Are you pregnant? Congratulations! As you are finding out, pregnancy is one of the most meaningful and remarkable experiences in a woman’s life. Physical radiance, the surge of endorphins and excitement about motherhood are among the most enjoyable benefits. However, pregnancy is also physically and emotionally taxing.
The good news is that exercise can help. Many women with uncomplicated pregnancies can continue exercising at mild- to moderate-intensity levels to help offset some of the discomforts and to prepare for the birth ahead. (Always check with your doctor for clearance to exercise and special instructions during pregnancy.)
What type of exercise can help? Offering a body-mind approach that balances strength and flexibility training, Pilates is perfectly suited to preparing women for labor and a speedy recovery postpartum. A no-impact regime, it places special emphasis on restoring the spine’s natural curves (postural alignment) and on improving stability and mobility to areas weakened during pregnancy.
How can Pilates help your pregnant body, and how can you keep yourself safe? Stefania Della Pia, assistant program director and instructor trainer for STOTT PILATES®, addresses these issues below.
Throughout the gestation period, your posture changes and the muscles around many joints can become imbalanced. This imbalance can put mechanical stress on your lower back, pelvis, hips and feet. The shoulders and upper back begin to round forward; the thoracic extensors (muscles of the upper back) and the scapular stabilizers (shoulder area) lengthen to create an increased curve. Because of this, the muscles of the cervical spine (neck area) become shortened as the head pulls forward and the pectorals (front of the shoulders) also become tight. Lumbar lordosis (an increased curve in the lower back) may also increase, causing tightness and contributing to lower-back pain. Improving postural alignment is therefore a key benefit of Pilates training during your pregnancy.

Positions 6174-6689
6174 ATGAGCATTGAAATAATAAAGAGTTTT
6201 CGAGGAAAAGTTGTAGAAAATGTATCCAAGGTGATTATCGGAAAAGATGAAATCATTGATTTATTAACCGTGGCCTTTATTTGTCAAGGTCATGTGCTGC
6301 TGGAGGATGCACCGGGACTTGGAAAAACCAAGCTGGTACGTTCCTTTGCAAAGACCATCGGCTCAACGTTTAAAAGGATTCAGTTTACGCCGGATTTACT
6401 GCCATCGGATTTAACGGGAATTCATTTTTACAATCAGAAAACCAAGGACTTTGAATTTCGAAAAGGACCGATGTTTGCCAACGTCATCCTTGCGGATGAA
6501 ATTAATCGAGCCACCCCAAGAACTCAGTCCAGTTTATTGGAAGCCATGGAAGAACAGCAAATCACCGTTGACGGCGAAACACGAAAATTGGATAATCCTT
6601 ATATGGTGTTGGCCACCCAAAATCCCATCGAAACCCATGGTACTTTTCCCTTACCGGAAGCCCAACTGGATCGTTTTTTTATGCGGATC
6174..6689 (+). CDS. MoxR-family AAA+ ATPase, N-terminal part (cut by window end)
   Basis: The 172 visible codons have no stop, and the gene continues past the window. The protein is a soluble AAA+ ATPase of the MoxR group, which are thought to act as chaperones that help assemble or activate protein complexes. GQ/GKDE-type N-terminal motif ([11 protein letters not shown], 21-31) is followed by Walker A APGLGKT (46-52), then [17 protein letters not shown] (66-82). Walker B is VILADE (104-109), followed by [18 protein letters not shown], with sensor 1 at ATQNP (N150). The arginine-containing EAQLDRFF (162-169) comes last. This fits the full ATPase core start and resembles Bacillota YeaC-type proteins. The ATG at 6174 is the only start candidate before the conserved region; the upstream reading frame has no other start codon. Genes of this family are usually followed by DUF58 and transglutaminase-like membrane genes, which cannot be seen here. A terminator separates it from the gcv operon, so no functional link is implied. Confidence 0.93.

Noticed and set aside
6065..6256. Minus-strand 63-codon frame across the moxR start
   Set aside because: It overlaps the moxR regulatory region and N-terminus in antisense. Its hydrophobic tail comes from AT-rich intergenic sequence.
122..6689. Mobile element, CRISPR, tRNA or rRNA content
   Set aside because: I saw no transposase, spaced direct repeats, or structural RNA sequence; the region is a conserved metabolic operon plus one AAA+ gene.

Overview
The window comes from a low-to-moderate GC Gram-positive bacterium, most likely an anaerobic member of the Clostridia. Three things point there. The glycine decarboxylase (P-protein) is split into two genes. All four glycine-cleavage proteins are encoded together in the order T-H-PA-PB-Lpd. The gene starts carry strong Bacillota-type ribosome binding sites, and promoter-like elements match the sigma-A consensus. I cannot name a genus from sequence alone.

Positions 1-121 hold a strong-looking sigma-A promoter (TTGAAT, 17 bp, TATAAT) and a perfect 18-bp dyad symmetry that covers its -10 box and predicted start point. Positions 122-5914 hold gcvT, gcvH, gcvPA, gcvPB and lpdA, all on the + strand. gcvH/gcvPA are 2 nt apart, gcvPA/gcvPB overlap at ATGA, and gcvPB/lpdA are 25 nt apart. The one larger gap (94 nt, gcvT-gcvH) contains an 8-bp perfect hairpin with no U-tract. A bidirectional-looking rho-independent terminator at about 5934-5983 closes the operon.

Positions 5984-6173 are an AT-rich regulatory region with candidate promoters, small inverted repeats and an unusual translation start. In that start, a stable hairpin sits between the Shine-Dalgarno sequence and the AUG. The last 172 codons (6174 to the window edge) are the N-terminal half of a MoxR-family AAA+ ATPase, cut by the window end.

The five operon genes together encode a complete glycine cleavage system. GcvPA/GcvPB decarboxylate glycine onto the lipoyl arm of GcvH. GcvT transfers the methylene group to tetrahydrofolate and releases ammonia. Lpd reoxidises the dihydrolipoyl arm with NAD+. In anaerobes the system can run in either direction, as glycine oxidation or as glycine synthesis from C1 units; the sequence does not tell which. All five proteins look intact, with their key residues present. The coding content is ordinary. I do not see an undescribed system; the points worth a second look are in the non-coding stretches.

As your baby grows, your center of gravity shifts, affecting coordination and balance. Pilates exercises can enhance these skills without compromising safety. In addition, the hormone relaxin affects the joints and connective-tissue collagen fibers in your pelvis as well as the rest of your body. Relaxin, while essential for allowing your infant to be pushed out during birth, can produce the negative side effect of increased instability in the pelvis. Strengthening the muscles of the lower back and pelvis will help stabilize this area.
The physical demands of lifting and carrying your newborn will require upper-body strength and stability. A Pilates regime will strengthen the muscles around the shoulder girdle, which is the bony arch formed by the collarbones and shoulder blades. These muscles include the rhomboids, middle and lower trapezius, rotator cuff muscles, middle and posterior deltoids, biceps, triceps, serratus anterior and latissimus dorsi.